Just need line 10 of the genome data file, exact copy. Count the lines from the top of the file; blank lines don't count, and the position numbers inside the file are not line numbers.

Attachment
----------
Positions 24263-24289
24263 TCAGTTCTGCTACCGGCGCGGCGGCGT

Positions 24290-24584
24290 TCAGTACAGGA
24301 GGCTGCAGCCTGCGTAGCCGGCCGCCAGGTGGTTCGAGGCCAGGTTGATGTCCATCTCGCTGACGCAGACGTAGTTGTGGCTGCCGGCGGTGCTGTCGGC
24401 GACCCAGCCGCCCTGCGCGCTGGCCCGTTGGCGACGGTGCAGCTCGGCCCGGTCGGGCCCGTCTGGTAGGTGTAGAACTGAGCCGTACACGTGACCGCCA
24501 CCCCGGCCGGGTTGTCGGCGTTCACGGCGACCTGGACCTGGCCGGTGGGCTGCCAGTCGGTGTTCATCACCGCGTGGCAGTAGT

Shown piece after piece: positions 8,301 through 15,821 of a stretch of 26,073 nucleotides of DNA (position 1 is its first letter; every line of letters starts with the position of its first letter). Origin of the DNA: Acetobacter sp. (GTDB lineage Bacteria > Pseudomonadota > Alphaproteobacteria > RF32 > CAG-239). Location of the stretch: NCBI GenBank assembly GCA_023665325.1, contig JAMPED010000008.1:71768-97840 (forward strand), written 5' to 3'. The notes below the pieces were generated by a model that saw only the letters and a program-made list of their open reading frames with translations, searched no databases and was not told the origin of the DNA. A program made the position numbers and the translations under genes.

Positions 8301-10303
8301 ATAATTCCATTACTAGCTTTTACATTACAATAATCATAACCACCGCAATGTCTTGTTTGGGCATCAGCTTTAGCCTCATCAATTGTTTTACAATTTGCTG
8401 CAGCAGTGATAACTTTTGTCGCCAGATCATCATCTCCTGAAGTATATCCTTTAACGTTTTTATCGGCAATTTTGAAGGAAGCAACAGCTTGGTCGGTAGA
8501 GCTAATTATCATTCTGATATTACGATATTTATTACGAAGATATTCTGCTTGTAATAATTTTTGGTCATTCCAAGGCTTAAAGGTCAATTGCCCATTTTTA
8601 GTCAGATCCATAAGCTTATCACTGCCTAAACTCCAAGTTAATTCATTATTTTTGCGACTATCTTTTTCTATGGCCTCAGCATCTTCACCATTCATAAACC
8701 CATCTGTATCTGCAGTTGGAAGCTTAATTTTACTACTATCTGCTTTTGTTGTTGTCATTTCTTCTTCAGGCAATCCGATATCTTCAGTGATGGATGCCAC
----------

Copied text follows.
8301 ATAATTCCATTACTAGCTTTTACATTACAATAATCATAACCACCGCAATGTCTTGTTTGGGCATCAGCTTTAGCCTCATCAATTGTTTTACAATTTGCTG